Virtusa has been applying and contributing to Open Source R&D for quite a long time now, from Apache contributions on Web Services, to the Sahana Disaster Management project in the wake of the Tsunami and most recently to OLPC. In the case of OLPC through with our experience with Open Source, we realized that there is much opportunity to contribute to Quality Assurance (QA) as most often Open Source volunteers are motivated rather by the research and development side of the project and there often is not enough focus on QA. Yet projects like OLPC and Sahana have a global impact and in the latter case needs to be mission critical, thus the quality and stability of the system should be a very important part of the project.
Why OLPC? Well despite the challenges OLPC foundation has had based on their policy for deployment (e.g arrangements only with Govs and not with the private sector for deployment), their mission to empower children is certainly very honorable and something that should be supported by all of us to help bridge the digital divide. It also has to be noted that some people have mis-understood the OLPC. It is supposed to be a tool that will supplement (and not replace) existing education systems and empower especially children in rural communities, who otherwise would not have access to IT or IT teachers for learning, enabling them to learn for themselves. OLPC also has had a much broader indirect impact, as it has been a flagship product that greatly helped bring about the netbook revolution and simply the existence of the OLPC and it’s $100 target has certainly helped drive down costs and have got people thinking about other low-cost solutions for educating children in rural communities. This competition is healthy and it will certainly progress further with the upcoming releases of the OLPC 1.5 and OLPC 2.0 (touch based, iPad like laptop), embodying a lot of lessons from the deployment of the first OLPC 1.0s.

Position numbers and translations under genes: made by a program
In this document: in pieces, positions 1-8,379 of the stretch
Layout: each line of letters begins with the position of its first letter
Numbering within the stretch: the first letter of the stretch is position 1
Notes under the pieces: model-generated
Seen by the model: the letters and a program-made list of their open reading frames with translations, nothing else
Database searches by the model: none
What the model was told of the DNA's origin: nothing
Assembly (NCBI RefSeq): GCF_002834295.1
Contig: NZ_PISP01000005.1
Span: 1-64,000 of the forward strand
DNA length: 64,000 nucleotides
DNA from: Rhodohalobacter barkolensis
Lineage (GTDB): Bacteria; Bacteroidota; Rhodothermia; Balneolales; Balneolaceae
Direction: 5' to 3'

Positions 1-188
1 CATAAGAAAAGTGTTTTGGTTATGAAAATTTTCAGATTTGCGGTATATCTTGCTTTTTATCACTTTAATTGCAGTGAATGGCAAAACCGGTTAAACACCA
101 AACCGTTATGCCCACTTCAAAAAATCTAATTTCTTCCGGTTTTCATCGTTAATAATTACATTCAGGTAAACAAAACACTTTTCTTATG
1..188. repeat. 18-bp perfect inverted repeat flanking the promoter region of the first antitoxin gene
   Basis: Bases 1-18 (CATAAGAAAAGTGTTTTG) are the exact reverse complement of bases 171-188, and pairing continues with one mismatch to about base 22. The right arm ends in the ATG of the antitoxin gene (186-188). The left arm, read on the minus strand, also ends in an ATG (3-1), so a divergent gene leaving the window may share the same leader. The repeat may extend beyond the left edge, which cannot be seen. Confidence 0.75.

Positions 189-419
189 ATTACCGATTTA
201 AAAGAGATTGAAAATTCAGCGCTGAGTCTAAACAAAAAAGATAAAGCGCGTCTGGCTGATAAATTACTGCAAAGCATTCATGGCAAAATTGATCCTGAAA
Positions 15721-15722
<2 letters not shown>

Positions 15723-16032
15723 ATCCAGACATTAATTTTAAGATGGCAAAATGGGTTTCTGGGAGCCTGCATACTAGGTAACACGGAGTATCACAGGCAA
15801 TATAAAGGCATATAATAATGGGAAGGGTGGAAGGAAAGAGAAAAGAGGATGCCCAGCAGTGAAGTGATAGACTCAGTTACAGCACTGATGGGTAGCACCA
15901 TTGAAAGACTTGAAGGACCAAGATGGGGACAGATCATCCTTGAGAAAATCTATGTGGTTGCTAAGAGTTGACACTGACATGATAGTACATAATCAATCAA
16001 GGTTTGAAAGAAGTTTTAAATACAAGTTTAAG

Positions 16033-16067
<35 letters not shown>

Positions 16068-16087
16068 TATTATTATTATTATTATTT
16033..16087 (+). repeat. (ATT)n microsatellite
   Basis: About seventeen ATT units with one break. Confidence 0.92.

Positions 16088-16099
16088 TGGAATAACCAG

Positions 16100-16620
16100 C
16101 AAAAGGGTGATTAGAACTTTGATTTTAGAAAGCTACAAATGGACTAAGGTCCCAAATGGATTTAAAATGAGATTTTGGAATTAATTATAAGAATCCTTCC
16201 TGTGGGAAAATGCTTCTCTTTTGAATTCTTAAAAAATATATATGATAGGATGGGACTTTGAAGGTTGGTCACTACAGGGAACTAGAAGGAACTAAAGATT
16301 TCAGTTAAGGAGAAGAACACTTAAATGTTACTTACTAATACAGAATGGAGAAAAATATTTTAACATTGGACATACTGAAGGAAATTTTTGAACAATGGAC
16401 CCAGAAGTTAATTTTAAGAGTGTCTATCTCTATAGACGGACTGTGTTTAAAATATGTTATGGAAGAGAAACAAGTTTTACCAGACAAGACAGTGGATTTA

Overall Virtusans volunteers have spent about 40 man months on the project so far delivering about 800 test cases. A good deal of time was spent learning how the system is supposed to work, especially as Open Source projects typically do not have well defined requirement specifications and Use Cases, which are normally used by our teams to derive test cases in client projects. But now we do have sufficient knowledge to quickly nurture new contributors and we presently have volunteers in India and Sri Lanka contributing off our spare QA capacity on the project. One area we are specifically looking at now is test automation on the Redhat based sugar operating system as a mechanism for providing more efficiency for testing new builds.
Virtusa and Virtusans will continue to help OLPC achieve their goals by supporting the team with QA contributions as part of our Corporate Social Responsibility in a initiative we call Tech Reach.